I saw a bow saw one day on the internet, did some research on them and decided to make me one. I used rived oak for the two handles, cherry for the part that connects the handles (which is connected with mortise and tenon joinery) and some spalted wood for the handles that hold the blade. I had to glue a some cherry dowels I made into the spalted wood because the spalted wood was too soft to stand the pressure of tightening the blade. I cut two finishing nails and used them as pins to attach the blade with. In my research, bandsaw blades were cut to length, then holes were drilled into the ends so they could be attached. This didn’t work for me… the holes on the blades always fail. I might get a couple of strokes on the saw, but that is it.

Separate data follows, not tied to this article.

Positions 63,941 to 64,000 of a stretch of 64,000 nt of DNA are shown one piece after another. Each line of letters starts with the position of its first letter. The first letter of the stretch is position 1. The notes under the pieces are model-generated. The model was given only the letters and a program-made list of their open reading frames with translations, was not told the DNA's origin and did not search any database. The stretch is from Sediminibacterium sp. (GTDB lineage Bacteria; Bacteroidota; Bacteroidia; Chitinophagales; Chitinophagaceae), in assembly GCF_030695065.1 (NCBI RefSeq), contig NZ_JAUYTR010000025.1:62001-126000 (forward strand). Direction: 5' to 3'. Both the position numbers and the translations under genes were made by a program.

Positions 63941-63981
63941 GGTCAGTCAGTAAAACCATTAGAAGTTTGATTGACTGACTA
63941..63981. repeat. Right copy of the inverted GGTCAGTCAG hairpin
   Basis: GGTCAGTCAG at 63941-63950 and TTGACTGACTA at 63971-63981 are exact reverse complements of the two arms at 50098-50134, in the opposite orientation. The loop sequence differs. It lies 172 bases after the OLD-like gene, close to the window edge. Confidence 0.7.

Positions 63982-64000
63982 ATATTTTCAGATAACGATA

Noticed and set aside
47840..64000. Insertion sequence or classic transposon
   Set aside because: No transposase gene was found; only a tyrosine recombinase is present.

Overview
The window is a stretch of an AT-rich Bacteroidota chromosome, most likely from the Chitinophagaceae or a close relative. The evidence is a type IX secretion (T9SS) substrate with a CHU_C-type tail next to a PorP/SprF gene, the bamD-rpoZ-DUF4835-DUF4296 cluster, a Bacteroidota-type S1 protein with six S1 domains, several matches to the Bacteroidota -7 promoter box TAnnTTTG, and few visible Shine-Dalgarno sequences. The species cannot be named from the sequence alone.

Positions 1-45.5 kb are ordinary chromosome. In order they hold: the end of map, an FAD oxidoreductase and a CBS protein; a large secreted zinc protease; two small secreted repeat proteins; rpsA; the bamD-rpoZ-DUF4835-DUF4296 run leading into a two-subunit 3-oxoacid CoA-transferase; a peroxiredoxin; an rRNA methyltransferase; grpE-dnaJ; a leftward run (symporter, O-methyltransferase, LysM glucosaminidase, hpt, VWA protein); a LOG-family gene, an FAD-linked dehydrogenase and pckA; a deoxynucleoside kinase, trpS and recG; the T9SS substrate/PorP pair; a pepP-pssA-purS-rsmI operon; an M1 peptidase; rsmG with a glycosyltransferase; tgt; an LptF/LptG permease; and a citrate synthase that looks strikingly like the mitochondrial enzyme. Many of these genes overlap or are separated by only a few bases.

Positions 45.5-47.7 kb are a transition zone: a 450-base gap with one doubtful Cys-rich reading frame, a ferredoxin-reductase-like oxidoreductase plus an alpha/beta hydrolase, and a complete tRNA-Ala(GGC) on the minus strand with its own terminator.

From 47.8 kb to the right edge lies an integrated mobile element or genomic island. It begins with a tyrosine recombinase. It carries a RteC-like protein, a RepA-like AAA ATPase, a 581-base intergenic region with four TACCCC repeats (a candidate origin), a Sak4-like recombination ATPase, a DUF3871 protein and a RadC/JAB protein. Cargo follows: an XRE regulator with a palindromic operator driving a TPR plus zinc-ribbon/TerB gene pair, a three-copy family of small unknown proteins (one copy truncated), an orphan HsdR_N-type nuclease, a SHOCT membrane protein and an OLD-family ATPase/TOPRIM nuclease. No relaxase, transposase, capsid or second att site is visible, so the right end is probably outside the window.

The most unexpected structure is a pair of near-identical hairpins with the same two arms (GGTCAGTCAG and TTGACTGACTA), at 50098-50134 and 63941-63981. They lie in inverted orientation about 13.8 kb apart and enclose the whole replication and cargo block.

Mistake #1: I made the length between the handles without regard to commercially available blades, thus the need to use bandsaw blades. I can fix this by lengthening or shortening the piece that ties the handles together.
In this photo you can see where I mortised first and found it to be too high.
Here is a closer look at the way the blade is attached and the beauty of the spalted wood.
You can see the X’s I put to help me align the handles as I glued the dowels into the handles. I guess I forgot to erase them.
To tighten the blade, you just twist the string with the piece of flat oak and let it rest against the cross brace. You’d be surprised how much tension this will develop. One day I may redo it to make it usable, but for now it is a conversation piece in my shop.
-- Jesus is Lord!